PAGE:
Perhaps the most important area of hair loss research that I have not yet covered on this blog relates to the Sonic Hedgehog (SHH) protein and signaling pathway. While the sonic hedgehog protein has numerous critical effects on a developing human embryo (brain, craniofacial, lungs, teeth and more), it also continues to be important in adulthood when it controls certain stem cell division activities. Getting into too much detail about this would go beyond the scope of this blog. SHH was named after SEGA’s famous video game character, Sonic the Hedgehog.
Sato, Leopold and Crystal (1999)
In the initial decade after the first identification of the hedgehog gene around 1980, there was almost no research devoted to the impact of SHH upon human hair. However, this started to change in the mid-1990s (e.g., this from 1998) and culminated in the seminal work on this subject that was published in the US in 1999: “Induction of the hair growth phase in postnatal mice by localized transient expression of Sonic hedgehog“.
Of the three authors of the above study, the most cited was Cornell based Dr. Ronald Crystal who remains in practice even today.
What these authors discovered was that after injecting balding mice hair cells with the sonic hedgehog gene using an adenovirus, resting hair follicles in the mice started growing robust hair of the mouse’s native hair color (they dyed all the fur blonde so as to differentiate the newly growing hair). Moreover, upon final analysis, the team found that the SHH gene was active in the injected areas of the skin, but not elsewhere. A very humorous and at the same time highly informative article on this subject from 1999 can be read here.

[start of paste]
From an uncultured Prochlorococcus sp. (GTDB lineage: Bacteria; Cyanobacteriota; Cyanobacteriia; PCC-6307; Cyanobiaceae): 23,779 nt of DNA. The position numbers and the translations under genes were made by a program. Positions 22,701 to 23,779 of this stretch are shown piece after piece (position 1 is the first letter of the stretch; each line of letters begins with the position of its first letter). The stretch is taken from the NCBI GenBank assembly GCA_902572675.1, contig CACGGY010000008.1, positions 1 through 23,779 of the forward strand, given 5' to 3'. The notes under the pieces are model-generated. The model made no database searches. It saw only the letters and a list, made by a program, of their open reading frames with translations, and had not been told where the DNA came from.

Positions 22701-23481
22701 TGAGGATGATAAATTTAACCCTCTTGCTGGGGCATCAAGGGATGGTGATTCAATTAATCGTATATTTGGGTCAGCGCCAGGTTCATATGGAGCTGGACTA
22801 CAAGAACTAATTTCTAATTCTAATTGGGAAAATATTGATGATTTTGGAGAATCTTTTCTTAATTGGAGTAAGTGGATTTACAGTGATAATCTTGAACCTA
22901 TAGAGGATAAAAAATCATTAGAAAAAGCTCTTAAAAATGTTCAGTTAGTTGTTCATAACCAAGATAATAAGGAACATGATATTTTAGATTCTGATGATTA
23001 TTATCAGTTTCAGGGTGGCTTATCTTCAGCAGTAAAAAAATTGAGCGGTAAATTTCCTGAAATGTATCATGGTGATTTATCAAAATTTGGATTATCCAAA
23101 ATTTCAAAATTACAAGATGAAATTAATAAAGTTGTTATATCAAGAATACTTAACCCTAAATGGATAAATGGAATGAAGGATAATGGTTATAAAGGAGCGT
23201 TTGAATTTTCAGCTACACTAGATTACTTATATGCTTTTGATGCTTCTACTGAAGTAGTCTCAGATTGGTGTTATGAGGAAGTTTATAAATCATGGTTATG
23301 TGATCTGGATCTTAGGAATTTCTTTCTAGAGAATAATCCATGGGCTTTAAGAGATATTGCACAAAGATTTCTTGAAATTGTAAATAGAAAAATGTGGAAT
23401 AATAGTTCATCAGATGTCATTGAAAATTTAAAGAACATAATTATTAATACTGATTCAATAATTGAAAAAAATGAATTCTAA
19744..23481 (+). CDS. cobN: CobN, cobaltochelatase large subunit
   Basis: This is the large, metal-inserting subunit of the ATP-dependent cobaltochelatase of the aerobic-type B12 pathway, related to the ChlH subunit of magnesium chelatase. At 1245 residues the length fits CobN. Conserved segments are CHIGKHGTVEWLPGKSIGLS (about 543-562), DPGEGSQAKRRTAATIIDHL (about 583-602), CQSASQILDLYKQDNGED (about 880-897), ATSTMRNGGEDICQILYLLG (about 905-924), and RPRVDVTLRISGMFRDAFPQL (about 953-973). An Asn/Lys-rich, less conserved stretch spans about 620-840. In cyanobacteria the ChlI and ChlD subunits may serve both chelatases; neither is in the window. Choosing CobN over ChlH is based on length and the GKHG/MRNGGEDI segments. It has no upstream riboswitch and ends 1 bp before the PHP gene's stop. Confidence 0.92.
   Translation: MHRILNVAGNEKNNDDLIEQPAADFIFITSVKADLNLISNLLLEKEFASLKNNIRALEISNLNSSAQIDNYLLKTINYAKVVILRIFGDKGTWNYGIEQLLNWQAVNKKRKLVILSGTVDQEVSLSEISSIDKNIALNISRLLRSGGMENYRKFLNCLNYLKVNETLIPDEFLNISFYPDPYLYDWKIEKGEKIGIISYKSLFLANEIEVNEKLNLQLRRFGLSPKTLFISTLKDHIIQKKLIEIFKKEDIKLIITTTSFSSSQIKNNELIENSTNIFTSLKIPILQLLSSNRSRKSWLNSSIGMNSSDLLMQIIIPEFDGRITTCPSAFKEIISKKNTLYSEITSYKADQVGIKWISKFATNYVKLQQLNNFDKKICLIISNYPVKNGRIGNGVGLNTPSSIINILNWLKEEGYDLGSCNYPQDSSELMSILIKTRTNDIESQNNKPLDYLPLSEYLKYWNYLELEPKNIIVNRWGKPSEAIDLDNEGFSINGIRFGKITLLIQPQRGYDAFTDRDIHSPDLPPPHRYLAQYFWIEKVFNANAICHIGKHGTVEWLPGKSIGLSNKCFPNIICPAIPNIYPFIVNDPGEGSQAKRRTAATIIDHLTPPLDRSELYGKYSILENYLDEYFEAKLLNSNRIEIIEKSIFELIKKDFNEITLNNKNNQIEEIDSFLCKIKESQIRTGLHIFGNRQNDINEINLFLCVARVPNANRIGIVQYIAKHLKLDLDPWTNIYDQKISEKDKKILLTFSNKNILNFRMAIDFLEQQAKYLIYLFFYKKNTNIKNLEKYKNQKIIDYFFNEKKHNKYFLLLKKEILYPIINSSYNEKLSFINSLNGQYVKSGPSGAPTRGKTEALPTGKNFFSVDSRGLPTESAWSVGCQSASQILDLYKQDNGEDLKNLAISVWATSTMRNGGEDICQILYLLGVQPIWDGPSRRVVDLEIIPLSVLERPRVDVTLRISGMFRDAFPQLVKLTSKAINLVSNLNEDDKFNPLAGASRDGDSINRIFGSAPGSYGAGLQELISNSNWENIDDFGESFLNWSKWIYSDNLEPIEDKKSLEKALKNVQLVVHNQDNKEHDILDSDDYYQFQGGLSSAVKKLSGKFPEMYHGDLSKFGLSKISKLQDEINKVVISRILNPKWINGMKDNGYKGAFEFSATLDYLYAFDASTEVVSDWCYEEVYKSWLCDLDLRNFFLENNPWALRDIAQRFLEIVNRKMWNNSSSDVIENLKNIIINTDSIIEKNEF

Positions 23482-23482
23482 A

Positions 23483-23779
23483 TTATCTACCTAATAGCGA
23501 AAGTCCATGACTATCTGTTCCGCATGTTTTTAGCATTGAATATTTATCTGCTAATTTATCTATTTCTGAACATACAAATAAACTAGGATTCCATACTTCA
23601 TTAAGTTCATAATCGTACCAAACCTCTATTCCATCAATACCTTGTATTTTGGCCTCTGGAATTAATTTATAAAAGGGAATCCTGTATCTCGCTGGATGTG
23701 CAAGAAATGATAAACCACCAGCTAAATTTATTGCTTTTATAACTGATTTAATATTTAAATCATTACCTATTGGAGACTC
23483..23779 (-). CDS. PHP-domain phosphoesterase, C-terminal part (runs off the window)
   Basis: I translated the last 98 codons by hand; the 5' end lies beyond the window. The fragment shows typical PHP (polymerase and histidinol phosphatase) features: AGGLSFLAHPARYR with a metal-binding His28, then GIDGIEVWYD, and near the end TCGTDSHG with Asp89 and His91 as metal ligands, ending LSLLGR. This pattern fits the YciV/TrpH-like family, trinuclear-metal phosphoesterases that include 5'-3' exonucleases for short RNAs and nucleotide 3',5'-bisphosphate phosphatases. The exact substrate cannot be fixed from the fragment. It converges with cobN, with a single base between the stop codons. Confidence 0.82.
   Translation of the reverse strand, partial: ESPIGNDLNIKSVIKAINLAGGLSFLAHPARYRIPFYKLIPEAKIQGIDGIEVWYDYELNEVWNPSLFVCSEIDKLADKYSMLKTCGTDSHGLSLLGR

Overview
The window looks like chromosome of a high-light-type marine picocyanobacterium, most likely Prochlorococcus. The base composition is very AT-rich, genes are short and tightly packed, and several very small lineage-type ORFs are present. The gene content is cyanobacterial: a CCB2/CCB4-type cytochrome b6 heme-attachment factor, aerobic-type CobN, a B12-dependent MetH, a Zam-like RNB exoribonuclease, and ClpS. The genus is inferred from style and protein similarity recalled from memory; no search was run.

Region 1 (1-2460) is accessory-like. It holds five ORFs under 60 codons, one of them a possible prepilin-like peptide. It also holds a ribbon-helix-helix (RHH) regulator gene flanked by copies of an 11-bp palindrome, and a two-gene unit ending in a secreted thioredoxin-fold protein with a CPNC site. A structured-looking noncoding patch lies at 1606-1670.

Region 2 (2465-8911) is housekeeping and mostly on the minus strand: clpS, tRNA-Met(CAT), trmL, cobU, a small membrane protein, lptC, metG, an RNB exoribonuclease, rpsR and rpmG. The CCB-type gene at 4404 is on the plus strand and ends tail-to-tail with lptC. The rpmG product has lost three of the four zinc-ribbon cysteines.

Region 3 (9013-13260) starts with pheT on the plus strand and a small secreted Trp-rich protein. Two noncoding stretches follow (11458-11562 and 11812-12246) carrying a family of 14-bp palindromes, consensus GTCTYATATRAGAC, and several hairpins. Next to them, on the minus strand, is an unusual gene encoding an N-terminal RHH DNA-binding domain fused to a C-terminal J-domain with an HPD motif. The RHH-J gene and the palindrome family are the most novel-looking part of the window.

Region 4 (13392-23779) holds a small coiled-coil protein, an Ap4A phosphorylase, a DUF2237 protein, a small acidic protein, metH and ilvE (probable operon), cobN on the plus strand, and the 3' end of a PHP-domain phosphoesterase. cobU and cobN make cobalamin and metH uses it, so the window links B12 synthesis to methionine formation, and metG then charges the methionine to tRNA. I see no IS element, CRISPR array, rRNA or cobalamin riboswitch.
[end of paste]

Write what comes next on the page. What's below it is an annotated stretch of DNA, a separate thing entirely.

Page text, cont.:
Curis-Procter & Gamble RIP (2005-2007)
After the groundbreaking 1999 study on mice, some researchers were mildly optimistic that SHH activation could also have positive implications on human hair growth in balding men and women. A new company that was formed in 2000 called Curis partnered with Procter & Gamble in 2005 to try and develop a topical Hedgehog agonist product for scalp hair growth. However, this partnership was ended in 2007 due to potential safety issues since SHH can potentially also cause basal cell carcinoma cancer. P&G was not willing to continue with the drug development work, since even a very minimal risk of developing cancer is not worth it for treating a cosmetic problem such as hair loss (at least in the eyes of government). Interesting comment from the at-the-time CEO of Curis:
We are obviously disappointed that the collaboration with Procter & Gamble will come to an end. We believe that our topically administered Hedgehog agonists have demonstrated encouraging efficacy in preclinical hair growth models and we were hopeful that one of our Hedgehog agonist drug candidates under the program would have progressed.
While the initial excitement of a SHH based cure for hair loss has long ended, sporadic research activity in this area continues (e.g, this in 2016). Moreover, in 2013, scientists even found that SHH signaling regenerates ear hair cells.
On a related note, also make sure to read my post from earlier this year regarding ear hair regeneration and possible links with scalp hair regeneration (some controversy in that analogy if you read the comments to that post).